I double checked the question. It is correctly copied.

I myself could not get the twisted logic behind the official explanation and hence posted the question here.

This is what the official explanation is:

Explanation: There are two ways for the equation in the question to be

true. If a is positive, then it is true if a = b - c. If a is negative, then it is true

if -a = b - c, or put another way, a = c - b. To answer the question, we need

to know whether a is positive or negative, and if the corresponding equation is

true.

Statement (1) is insufficient. a+c \(\neq{b}\) is the same as a \(\neq{b}\) - c, which means

that, if a is positive, the answer is "no." However, it doesn’t tell us what the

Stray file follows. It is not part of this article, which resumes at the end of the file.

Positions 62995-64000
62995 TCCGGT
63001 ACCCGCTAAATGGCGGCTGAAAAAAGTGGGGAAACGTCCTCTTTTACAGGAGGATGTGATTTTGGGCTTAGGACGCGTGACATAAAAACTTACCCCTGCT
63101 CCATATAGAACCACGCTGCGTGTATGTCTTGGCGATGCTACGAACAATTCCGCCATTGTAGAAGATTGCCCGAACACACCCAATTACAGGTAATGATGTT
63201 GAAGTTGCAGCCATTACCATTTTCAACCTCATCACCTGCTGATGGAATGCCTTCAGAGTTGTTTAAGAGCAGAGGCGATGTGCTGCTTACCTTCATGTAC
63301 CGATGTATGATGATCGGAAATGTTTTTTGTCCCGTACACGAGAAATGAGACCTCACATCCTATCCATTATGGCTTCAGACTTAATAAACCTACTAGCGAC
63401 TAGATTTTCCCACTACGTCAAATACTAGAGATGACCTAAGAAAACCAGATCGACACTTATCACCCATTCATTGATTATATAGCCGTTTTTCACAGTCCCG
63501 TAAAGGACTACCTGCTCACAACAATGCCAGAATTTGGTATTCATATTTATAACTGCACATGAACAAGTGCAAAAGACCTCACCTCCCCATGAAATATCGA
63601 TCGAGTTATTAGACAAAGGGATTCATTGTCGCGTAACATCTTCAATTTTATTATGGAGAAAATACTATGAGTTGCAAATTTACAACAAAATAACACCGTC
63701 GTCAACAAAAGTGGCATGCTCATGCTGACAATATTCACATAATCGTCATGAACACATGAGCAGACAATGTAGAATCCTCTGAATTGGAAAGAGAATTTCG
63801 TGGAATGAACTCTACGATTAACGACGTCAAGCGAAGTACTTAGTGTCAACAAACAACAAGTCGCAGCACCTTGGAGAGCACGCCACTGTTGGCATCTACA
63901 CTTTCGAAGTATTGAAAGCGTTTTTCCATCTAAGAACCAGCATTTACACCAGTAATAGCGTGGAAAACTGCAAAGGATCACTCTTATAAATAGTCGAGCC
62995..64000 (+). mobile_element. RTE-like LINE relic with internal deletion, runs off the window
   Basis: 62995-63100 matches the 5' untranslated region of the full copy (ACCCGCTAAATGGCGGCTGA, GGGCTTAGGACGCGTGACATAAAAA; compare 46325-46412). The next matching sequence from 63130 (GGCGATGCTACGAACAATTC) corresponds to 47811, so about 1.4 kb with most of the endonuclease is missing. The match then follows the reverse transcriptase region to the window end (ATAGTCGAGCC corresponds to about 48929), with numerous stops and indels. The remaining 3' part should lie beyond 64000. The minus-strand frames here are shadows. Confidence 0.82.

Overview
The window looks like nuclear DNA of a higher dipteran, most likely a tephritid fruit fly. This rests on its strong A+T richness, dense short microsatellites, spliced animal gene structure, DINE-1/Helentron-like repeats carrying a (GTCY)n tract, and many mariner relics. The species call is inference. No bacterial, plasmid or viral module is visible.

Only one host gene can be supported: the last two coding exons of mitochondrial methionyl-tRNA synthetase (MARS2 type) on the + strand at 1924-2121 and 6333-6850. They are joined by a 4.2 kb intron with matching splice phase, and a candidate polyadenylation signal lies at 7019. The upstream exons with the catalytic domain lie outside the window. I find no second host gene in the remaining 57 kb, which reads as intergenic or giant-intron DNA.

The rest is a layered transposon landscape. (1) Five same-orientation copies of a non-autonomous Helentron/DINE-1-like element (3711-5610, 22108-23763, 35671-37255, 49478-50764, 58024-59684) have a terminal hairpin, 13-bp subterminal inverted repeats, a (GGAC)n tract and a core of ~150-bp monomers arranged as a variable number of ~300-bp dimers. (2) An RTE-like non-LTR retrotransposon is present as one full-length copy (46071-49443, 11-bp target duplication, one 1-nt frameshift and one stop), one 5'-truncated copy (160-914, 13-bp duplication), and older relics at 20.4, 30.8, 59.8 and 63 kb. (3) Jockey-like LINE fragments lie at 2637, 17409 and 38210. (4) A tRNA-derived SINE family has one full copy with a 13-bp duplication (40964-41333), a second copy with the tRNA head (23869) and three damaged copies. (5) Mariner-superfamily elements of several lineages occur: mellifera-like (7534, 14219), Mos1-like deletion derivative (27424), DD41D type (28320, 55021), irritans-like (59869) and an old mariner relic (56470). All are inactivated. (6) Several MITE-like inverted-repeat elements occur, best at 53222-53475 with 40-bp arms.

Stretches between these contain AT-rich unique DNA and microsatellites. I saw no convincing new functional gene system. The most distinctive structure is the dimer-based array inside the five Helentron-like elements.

answer is if a is negative.

Statement (2) is also insufficient: it gives us the sign of a, but nothing about

how it relates to b and c.

Taken together, the statements are sufficient. Since we know a is negative,

we know the question asks, "Is a = c - b ?" (1) tells us that that is not true,

so the answer is "no." Choice (C) is correct.

chetan2u wrote:

longranger25 wrote:

Is |a| = b - c ?

(1) a + c\(\neq{b}\)

(2) a < 0

Source:

Jeff SackmanPl recheck the question

In present state it is E..

Either

Statement I is a+b\(\neq{c}\)

Or

Statement II would be a>0

Is |a|=b-c?

If a>0, a=b-c

If a<0, a=c-b

1) \(a+c\neq{b}............a\neq{b-c}\)

But a can be equal to c-b

Insufficient

2) a<0..

So from above

a could be equal to c-b

Insufficient

Combined.

If a=c-b... Yes otherwise No

Insufficient

E

But had statement II been a>0

Combined..

a>0, so only possibility of yes is if a=b-c

But statement I gives \(a\neq{b-c}\)

So Ans is always NO

Sufficient

Then C